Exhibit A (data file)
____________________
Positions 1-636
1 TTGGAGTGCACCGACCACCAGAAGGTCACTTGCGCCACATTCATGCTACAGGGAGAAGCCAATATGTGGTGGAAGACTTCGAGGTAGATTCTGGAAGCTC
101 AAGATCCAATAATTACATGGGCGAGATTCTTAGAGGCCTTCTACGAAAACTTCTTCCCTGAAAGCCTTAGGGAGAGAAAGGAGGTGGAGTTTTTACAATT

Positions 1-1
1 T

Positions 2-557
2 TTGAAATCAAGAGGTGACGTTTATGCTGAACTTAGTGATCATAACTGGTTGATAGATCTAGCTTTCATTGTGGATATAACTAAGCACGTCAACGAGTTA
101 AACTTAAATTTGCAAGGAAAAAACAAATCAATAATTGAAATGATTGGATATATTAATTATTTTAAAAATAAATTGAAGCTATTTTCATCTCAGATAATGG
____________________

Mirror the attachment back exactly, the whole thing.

Positions 1-636
1 TTGGAGTGCACCGACCACCAGAAGGTCACTTGCGCCACATTCATGCTACAGGGAGAAGCCAATATGTGGTGGAAGACTTCGAGGTAGATTCTGGAAGCTC
101 AAGATCCAATAATTACATGGGCGAGATTCTTAGAGGCCTTCTACGAAAACTTCTTCCCTGAAAGCCTTAGGGAGAGAAAGGAGGTGGAGTTTTTACAATT

Positions 1-1
1 T

Positions 2-557
2 TTGAAATCAAGAGGTGACGTTTATGCTGAACTTAGTGATCATAACTGGTTGATAGATCTAGCTTTCATTGTGGATATAACTAAGCACGTCAACGAGTTA
101 AACTTAAATTTGCAAGGAAAAAACAAATCAATAATTGAAATGATTGGATATATTAATTATTTTAAAAATAAATTGAAGCTATTTTCATCTCAGATAATGG